During a recent coin club meeting, someone asked how to create an album or some type of presentation for a custom collection. Whether they are putting together year sets, typeset, or a theme set, there is always the question as to how to create a way to display them.
One typical solution is to purchase the pages that you can slide 2×2 holders in each space. Each page holds 20 of the 2x2s and the pages can be placed in any binder.
Experienced collectors know that the typical 2×2 holder is ugly. They are either cardboard with an opening covered in Mylar or they are clear plastic flips. And not all flips are the same. Those made with certain plastics, including those that contain polyvinyl chloride (PVC) will damage whatever you put into those holders. Also, some of the older pages contain PVC. Even if the individual holder may be archival safe, the holders are not airtight and will allow the gasses from the PVC to eventually damage the coin.
I found a better solution.
When I started collecting Canadian coins, I started looking for an album or some other way to display the collection. At the time, Whitman had not started selling Canadian coin folders again (they had stopped years earlier). Using the Internet, I began to search for Canada-based coin shops to see what they had in inventory.
Just like for United States coins there are only a few options. After doing some research I settled on Gardmaster albums.
Gardmaster albums use clear pages that have a slider where the coins are placed. Pull out the slider and insert your coin or other numismatic collectibles in the pocket. Slide the slider back in and you have a clear page to see both sides and edge of the coin. The plastic they use does not contain a softening agent (like PVC) to keep your collectibles safe.
The covers themselves use a snap closure to keep the pages in place. These covers are thick enough to hold 5 pages comfortably but can be pushed to six. The limiting factor will be the thickness of your collectibles. Adding too many pages will cause the cover to bulge making the presentation less attractive.
Between the pages is a page where information is either printed with the information about the collectible or can be purchased blank for you to add your own information. For my Large Cent collection, I used Brother P-Touch labels to mark the slots for each coin. I tried to make a template using Microsoft Word but was unsuccessful. A more experienced Word wrangler explained what I was doing wrong which will allow me to fix this when I get a chance.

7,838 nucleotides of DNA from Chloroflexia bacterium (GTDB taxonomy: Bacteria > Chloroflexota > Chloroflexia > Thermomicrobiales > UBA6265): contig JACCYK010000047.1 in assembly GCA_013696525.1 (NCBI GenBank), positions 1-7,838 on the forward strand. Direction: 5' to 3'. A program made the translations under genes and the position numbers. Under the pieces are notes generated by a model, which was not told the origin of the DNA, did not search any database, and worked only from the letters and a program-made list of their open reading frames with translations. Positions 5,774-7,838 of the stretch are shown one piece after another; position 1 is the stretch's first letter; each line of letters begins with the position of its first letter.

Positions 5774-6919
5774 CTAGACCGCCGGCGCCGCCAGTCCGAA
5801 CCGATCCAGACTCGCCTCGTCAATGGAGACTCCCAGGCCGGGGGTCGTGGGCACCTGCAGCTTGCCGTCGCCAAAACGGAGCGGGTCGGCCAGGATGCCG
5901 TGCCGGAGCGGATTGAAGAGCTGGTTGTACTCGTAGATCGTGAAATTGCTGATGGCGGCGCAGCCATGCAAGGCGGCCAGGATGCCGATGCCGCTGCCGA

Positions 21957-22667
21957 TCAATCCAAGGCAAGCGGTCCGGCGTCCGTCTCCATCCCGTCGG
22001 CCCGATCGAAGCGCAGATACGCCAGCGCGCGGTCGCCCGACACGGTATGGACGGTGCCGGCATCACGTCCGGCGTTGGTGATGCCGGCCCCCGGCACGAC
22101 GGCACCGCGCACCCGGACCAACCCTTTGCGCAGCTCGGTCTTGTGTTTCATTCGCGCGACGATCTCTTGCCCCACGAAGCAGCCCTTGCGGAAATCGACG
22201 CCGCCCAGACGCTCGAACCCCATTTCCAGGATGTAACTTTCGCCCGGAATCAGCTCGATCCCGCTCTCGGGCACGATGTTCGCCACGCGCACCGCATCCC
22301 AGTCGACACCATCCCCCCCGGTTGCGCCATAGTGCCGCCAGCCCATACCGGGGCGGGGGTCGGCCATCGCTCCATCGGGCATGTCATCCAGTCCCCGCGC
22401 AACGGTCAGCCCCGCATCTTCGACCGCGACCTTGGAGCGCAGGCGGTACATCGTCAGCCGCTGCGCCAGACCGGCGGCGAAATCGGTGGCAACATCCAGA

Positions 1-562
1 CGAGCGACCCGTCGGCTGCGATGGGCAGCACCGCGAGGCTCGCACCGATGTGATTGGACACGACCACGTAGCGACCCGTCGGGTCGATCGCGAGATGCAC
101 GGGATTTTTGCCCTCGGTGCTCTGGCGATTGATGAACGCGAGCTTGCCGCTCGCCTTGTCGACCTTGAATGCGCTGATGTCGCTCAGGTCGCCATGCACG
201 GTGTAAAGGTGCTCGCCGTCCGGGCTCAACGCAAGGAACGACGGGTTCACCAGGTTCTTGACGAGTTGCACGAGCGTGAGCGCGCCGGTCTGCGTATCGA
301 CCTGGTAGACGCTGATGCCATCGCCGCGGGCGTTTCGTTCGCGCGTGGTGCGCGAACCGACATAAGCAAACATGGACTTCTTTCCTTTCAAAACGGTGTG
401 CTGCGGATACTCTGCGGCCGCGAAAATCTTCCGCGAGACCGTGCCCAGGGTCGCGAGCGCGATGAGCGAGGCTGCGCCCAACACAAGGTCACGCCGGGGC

Gardmaster, a Canadian company, makes albums for all series of Canadian coins including modern coins. Albums for Canadian coins have the Canadian crest printed on the cover along with the coin’s series.
Gardmaster also makes albums for United States coins that have a heraldic eagle on the cover. Albums are available for all United States series including State quarters, Presidential dollars, and albums with coin types on the cover but no dates printed on the inserts allowing the collector to make their own collection.
Blank covers are also available that include what they call a “World Crest.” I do not know what the World Crest looks like since I have not purchased one.
- 30 pocket page, fits up to 27mm coins
- 16 pocket page, fits up to 41mm coins
- 2 pocket page, fits proof or mint sets
- 3 pocket page, fits current or small currency
- 9 pocket page, fits up to 52mm coins
- 20 pocket page, fits up to 30mm coins
If you are making your own album, Gardmaster has six-page types to choose from. Most coins can fit into a 30-pocket page that has six pockets in a row and five rows. When I was creating my Large Cent album I thought that was a little tight. I bypassed the 20-pocket page (five pockets with four rows) for the 16-pocket page (four pockets in four rows).
The various page sizes can be mixed and matched depending on your needs.
Currently, I buy the Gardmaster Albums and pages from Brooklyn Gallery Coins and Stamps. When you search for the albums and pages, you need to search for “guardmaster” since they spelled it wrong. Who cares about the spelling—Brooklyn Gallery has great prices and they ship quickly.
Although Gardmaster albums are better looking than 2×2 pages in binders, they are not as good looking as the Dansco, Whitman, or the Littleton albums I have used. The binders remind me of the 1980s that is in dire need of an upgrade. The covers look like they are pressed around the cardboard in the center instead of cleanly wrapped like most covers we are used to using.
My next project is to organize my New York Collection. Currently, these are coins, tokens, and medals in 2×2 holders and flips with most put into the typical binder page. As I gather these items, I am going to figure how I will organize these pieces and buy the appropriate Gardmaster albums for them. When I do, I will fix the template so that I can print the divider page with the information I want using the inkjet printer on my desk.